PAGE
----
Google+ Snapseed editor

How to use the Google+ Snapseed editing tools – Part 1

07 Selecting images

Google+ Snapseed editor

If you click this ‘tick’ icon you select the image rather than opening it – and all the others show a ‘tick’ symbol too. You can now go through them and select any others you want, and you’ll now see a different set of buttons at the top of the screen. And if you click the ‘More’ button, you’ll discover why your pictures look so great all of a sudden – Google+ applies an Auto-enhance filter as they’re uploaded. Don’t worry, though, because this is non-destructive – you can turn it off here, or later on when you edit individual photographs.

This same menu has a Download button. This should allay any fears that your images have just gone on a one-way trip. You can download them at any time, whether it’s in their original uploaded form or as versions you’ve edited in Snapseed. It’s a bit of a long way around to upload photos, edit them and download them again, but if it means having Snapseed back when we thought it was gone forever, it’s better than nothing!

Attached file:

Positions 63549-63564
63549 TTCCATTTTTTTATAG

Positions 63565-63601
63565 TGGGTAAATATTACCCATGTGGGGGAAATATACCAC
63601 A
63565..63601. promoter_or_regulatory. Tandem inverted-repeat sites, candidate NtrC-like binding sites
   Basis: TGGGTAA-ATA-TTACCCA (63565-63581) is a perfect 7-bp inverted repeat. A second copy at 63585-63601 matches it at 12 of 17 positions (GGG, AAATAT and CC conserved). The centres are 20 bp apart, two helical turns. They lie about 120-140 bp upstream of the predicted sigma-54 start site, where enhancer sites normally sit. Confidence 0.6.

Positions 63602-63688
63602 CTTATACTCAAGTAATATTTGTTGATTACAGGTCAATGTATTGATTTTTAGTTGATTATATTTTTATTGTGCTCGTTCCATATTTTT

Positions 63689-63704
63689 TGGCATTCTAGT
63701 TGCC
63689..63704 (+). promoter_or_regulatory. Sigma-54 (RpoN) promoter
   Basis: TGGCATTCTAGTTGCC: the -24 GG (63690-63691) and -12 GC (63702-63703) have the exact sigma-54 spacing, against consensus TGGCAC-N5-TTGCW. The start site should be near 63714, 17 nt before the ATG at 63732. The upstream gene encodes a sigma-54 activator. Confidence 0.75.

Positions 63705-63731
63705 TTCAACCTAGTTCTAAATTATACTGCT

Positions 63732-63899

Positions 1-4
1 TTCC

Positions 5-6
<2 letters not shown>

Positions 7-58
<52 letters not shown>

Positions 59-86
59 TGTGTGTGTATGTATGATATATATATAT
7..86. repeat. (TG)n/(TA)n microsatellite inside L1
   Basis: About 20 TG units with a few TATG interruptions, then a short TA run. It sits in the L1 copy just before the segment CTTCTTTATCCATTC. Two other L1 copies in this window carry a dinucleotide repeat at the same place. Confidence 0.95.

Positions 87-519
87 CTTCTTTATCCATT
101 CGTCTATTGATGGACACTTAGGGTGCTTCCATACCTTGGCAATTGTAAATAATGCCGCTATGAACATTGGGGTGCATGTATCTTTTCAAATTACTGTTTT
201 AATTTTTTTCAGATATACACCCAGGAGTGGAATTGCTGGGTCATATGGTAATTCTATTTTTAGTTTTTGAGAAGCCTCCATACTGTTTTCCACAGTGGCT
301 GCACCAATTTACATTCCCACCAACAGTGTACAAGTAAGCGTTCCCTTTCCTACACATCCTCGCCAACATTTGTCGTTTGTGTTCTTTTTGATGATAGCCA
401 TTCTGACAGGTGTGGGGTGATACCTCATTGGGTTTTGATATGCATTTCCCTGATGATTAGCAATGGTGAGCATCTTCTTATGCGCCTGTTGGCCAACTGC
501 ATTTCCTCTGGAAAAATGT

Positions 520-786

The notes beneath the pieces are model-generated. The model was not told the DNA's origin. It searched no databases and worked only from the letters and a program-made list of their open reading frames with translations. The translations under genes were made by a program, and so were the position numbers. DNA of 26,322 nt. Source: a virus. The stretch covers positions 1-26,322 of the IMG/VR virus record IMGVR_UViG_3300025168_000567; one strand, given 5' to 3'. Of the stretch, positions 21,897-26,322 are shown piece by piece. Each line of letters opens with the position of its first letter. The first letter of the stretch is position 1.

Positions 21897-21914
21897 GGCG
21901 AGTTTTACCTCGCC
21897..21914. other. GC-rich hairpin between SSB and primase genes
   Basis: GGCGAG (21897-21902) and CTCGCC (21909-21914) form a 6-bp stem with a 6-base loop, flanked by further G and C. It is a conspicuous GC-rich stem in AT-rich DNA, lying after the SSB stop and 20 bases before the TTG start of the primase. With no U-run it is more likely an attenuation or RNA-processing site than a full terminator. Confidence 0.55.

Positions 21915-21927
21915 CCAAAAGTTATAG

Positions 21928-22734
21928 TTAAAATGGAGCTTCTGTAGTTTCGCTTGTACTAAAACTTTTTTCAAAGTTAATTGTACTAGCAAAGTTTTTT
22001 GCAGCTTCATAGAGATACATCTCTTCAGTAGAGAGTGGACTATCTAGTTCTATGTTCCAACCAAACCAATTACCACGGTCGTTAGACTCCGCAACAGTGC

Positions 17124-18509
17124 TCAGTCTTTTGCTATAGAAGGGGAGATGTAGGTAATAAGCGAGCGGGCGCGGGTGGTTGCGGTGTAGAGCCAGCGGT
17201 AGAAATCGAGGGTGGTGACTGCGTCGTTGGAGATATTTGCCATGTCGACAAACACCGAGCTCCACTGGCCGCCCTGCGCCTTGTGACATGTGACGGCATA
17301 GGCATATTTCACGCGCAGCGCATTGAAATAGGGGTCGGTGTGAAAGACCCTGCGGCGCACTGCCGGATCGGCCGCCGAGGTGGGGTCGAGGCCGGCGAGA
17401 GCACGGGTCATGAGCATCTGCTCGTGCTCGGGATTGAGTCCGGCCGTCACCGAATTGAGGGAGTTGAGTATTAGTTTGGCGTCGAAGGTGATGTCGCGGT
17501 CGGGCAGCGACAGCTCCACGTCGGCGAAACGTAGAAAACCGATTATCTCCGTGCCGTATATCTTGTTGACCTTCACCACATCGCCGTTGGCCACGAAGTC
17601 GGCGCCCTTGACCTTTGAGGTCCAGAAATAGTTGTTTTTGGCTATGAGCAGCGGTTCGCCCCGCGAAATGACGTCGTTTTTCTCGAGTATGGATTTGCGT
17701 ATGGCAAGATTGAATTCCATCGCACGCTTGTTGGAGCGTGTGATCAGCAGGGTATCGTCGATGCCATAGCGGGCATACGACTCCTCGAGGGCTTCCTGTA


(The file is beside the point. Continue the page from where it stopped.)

Do pay attention to the image size stipulations at the end of this walkthrough, though.

08  Sharing pictures

Google+ Snapseed editor

Don’t forget that Google+ is all about sharing. If you create a picture you want to share with other people, click the Share button. You can share with individuals or with circles.

09 Google+ photos essential information

Here are some key facts you need to know before you start uploading images. All are correct at the time of writing, but things may change (usually for the better)

a) By default, images are resized when they’re uploaded so that the longest edge is 2048 pixels. That’s around 3 megapixels in digital camera terms. It’s more than enough for online viewing, smartphone or tablet displays, but a tad small if you want to download an edited image to your desktop. The advantage is that there is no limit to the number of photos you can upload. Yes, you read that right.

b) You can upload full-size images instead, but you’ll have to dip into your Google+ settings to choose that option. The bad news is that your uploads will now count against your Google storage allowance. When you run out you’ll either have to do some clearing out or buy some more.

c) Google+ can now handle and convert RAW files too. Currently it supports around 70 top models, but expect this to increase. Obviously, uploads won’t be quick and it will leave a big dent in your usage allowances, but it’s a pretty impressive innovation nonetheless. There will be more on RAW files and how Google+ handles them in a separate post.

Coming up… Part 2

Find out how to use the Google+ Snapseed editing tools to add effects to your photographs!

See also

More Google+ Snapseed tutorials

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